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East All Star Dwyane Wade (R) of the Miami Heat suffered a sprained ankle in Sunday's NBA All-Star game but says the injury won't keep him out of action. REUTERS/Lucy Nicholson (LUCY NICHOLSON)
East All Star Dwyane Wade (R) of the Miami Heat suffered a sprained ankle in Sunday's NBA All-Star game but says the injury won't keep him out of action. REUTERS/Lucy Nicholson (LUCY NICHOLSON)

Seven in the morning

Ground zero for headshots; Heat drama and Frazier's hate for Ali Add to ...

It's only been 15 at bats and a few weeks of Spring Training, but the cocky kid from BC is making a case for himself to be with the big team on opening day, backing up his own talk with action; nice piece by John Lott here: The strapping 21-year-old from Langley, B.C., really does think he is ready to play in the big leagues. He said so, loud and proud, after coming to the Toronto Blue Jays in a December trade.These days, he is making his case without saying a word. Over the weekend he hit a three-run homer, a double and two singles and made a couple of nifty plays at third base in exhibition games.

"Everything that he needs to do, he's doing it," manager John Farrell said.

Which does not mean Lawrie has earned a roster spot after 15 at-bats in six spring games. But he has given Jays fans a stirring preview of the long-running show they can expect in the near future. By the time he arrived at spring training, Lawrie had toned down the bombast, filling his interviews with justglad-to-be-here clichés. He sounded almost humble at times.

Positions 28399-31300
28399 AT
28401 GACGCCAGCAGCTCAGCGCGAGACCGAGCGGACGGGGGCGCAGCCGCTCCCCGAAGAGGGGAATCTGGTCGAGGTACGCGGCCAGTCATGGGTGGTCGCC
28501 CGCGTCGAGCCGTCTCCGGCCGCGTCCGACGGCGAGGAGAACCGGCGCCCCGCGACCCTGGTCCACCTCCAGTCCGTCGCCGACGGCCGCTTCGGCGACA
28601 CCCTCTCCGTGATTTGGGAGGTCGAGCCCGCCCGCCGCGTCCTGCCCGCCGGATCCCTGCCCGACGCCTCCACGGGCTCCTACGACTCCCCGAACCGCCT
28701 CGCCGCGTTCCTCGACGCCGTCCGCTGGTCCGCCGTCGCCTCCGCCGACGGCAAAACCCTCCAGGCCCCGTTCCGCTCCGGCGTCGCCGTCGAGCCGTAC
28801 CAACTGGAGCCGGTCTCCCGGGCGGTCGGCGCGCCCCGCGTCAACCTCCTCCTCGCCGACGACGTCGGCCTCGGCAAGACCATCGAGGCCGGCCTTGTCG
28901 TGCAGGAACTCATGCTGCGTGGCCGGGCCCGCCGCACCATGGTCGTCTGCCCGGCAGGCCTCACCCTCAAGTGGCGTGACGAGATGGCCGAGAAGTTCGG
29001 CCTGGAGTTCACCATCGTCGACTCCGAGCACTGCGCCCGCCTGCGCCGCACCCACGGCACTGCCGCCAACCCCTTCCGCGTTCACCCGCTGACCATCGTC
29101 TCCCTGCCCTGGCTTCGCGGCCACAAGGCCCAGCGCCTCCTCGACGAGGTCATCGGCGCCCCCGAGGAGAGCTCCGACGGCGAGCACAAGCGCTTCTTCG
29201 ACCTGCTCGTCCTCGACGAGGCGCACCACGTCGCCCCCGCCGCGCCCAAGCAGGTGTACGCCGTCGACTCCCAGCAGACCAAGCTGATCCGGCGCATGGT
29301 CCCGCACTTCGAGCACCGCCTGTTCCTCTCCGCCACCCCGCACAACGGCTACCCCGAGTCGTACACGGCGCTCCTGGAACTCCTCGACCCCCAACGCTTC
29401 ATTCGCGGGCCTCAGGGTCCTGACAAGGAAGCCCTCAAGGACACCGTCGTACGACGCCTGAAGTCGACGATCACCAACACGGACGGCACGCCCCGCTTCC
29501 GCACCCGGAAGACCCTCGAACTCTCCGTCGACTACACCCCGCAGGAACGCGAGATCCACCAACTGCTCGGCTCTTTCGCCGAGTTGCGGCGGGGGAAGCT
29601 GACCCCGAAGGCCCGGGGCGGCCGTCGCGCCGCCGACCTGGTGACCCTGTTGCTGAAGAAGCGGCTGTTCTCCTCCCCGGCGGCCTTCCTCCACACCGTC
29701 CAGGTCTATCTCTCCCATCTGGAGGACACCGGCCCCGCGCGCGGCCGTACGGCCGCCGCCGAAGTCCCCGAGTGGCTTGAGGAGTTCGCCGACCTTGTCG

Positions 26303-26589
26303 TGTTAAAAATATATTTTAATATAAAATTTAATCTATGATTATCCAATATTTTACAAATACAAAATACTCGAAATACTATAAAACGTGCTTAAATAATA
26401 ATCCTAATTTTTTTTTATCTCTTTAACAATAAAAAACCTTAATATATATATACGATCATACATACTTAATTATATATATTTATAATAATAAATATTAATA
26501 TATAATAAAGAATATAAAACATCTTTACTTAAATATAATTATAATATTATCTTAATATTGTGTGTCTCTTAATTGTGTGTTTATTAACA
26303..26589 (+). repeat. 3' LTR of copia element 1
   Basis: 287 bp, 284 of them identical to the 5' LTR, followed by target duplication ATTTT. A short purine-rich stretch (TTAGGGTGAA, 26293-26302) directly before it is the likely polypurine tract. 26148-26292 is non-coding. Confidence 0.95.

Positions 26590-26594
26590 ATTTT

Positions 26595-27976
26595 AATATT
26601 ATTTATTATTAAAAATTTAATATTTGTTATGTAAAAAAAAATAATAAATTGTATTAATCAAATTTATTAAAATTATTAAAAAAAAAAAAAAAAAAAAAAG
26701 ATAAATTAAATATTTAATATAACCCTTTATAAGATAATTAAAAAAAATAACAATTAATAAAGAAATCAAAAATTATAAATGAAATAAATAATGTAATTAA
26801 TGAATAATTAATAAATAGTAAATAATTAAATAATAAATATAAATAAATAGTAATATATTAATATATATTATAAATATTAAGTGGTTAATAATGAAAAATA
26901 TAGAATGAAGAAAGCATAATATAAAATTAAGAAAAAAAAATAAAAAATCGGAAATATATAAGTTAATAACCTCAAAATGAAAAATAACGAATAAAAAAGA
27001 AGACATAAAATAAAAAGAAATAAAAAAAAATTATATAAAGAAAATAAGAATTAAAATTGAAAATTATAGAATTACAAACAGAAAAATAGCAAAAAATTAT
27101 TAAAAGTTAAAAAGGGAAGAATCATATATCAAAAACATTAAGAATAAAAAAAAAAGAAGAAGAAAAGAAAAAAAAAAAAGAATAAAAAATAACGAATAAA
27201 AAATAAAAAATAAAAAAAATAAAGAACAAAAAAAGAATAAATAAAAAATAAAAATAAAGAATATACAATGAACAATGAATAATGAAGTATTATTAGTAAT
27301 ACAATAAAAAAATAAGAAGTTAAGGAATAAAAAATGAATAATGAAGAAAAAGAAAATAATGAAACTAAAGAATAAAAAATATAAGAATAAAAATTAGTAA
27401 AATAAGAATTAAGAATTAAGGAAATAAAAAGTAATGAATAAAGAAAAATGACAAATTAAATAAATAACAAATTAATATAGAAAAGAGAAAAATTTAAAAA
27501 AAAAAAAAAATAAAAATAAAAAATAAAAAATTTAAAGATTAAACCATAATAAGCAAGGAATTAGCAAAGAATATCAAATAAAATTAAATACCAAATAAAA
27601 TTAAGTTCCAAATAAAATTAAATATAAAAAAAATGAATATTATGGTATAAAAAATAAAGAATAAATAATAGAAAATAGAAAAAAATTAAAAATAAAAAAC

[But]Try as he might, Lawrie does not do humble well. Press him just a tad on the subject of his December ego rant and he comes clean, calmly answering the blowback from critics who waxed indignant about the audacity of a kid who has spent a mere two years in professional baseball.

"No regrets," he said. "I still feel like I'm ready for the big leagues. As I move forward as a person and a baseball player, I know there's always some things to learn. But as far as the big leagues go, I think I'm ready."

7. This has nothing, really, to do with sports; but if you like drinking, read on:

The Toronto Raptors have another day off after their two-loss trip to London, leaving long-time Toronto Star beat writer Doug Smith with a hole in his notebook. He makes up for it with high praise for a pub -- and he's been to a few -- he discovered back 'ome:




Ye Olde Cheshire Cheese.

In an alley off Fleet Street - yes, that Fleet Street - built in 1667, a hang out of Charles Dickens, Alfred Tennyson, Sir Arthur Conan Doyle and if that doesn't get my writing mojo going, I don't know what will.

Anyway, it was a must-see spot, it's like a rabbit warren of tiny rooms and small staircases and it just oozes old and something memorable.

Forget that it sells the beer that tops my list - Samuel Smith's Organic Lager and a new No. 2 in Samuel Smith's Pure Brewed Lager - it's the atmosphere and the people who make it.

I'm standing there by myself, soaking up the ambiance and talking to the bartender when a fine gentleman approaches the bar, orders for himself and his three cronies and looks over at me and says, "let me get you a pint, young man."

Of course.

And that's how I ended up being invited to the table to celebrate Derek's 75th birthday with him and John and Roger and Steve and our two new German friends Michaela and Jochan.

The stories are flowing, at one point John starts reciting "If" by Kipling, the old lads break out in song every now and then for no other reason than they wanted to and it turned into one of the great pub days of a life.

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